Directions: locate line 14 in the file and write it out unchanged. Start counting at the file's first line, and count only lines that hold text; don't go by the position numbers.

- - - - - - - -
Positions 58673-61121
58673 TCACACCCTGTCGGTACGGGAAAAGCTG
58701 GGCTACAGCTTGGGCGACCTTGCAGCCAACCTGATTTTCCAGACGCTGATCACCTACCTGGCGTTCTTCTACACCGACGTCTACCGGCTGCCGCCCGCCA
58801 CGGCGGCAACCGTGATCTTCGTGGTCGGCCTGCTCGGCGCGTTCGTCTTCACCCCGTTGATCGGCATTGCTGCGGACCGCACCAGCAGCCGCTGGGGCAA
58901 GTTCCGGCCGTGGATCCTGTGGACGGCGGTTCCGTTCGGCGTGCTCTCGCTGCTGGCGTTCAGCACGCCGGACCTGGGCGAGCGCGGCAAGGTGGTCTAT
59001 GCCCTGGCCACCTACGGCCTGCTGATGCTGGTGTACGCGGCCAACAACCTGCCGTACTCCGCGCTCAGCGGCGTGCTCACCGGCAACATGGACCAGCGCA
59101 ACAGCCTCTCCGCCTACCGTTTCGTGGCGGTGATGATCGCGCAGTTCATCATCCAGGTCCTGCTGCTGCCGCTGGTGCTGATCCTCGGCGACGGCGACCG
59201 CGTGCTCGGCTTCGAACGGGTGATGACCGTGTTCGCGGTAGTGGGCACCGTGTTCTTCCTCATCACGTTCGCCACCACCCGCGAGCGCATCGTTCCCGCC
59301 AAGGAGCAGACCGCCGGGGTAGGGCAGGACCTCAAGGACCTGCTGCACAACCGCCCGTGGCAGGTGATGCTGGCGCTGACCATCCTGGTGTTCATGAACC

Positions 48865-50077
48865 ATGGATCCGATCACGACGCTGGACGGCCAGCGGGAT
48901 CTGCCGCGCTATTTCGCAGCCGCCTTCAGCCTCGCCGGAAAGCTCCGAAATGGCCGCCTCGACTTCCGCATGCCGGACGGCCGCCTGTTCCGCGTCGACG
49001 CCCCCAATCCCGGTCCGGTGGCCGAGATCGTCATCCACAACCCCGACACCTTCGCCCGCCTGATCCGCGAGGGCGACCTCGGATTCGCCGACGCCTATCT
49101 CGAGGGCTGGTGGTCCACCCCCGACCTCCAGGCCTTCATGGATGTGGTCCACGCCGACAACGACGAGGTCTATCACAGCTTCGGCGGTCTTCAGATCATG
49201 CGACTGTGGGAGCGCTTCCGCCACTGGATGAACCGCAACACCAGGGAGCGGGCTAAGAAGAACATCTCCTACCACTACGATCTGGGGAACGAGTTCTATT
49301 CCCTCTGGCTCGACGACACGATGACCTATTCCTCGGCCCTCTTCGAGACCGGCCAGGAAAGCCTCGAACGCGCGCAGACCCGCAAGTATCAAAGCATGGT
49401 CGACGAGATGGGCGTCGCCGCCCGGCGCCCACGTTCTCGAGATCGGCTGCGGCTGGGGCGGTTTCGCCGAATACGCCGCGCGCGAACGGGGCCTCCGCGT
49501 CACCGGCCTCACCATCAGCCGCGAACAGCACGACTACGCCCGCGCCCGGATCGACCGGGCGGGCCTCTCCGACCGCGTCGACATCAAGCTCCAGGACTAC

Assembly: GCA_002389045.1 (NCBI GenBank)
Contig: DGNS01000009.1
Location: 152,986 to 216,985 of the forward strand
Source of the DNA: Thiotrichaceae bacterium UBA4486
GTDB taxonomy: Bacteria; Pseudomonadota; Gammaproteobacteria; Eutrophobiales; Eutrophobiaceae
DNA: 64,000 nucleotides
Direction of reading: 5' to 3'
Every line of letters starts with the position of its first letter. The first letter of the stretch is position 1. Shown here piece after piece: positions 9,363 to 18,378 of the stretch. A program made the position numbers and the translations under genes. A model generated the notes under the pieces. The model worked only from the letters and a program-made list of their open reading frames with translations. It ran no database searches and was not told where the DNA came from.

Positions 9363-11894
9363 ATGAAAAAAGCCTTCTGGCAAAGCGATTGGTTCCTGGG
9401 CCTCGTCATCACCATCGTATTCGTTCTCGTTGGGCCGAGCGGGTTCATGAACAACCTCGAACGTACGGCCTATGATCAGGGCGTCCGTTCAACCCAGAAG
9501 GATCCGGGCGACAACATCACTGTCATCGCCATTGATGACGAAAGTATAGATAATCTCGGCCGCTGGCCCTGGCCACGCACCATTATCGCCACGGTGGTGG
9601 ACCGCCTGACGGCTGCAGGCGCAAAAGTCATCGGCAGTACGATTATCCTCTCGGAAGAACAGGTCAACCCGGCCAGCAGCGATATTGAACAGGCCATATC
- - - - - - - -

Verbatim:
49101 CGAGGGCTGGTGGTCCACCCCCGACCTCCAGGCCTTCATGGATGTGGTCCACGCCGACAACGACGAGGTCTATCACAGCTTCGGCGGTCTTCAGATCATG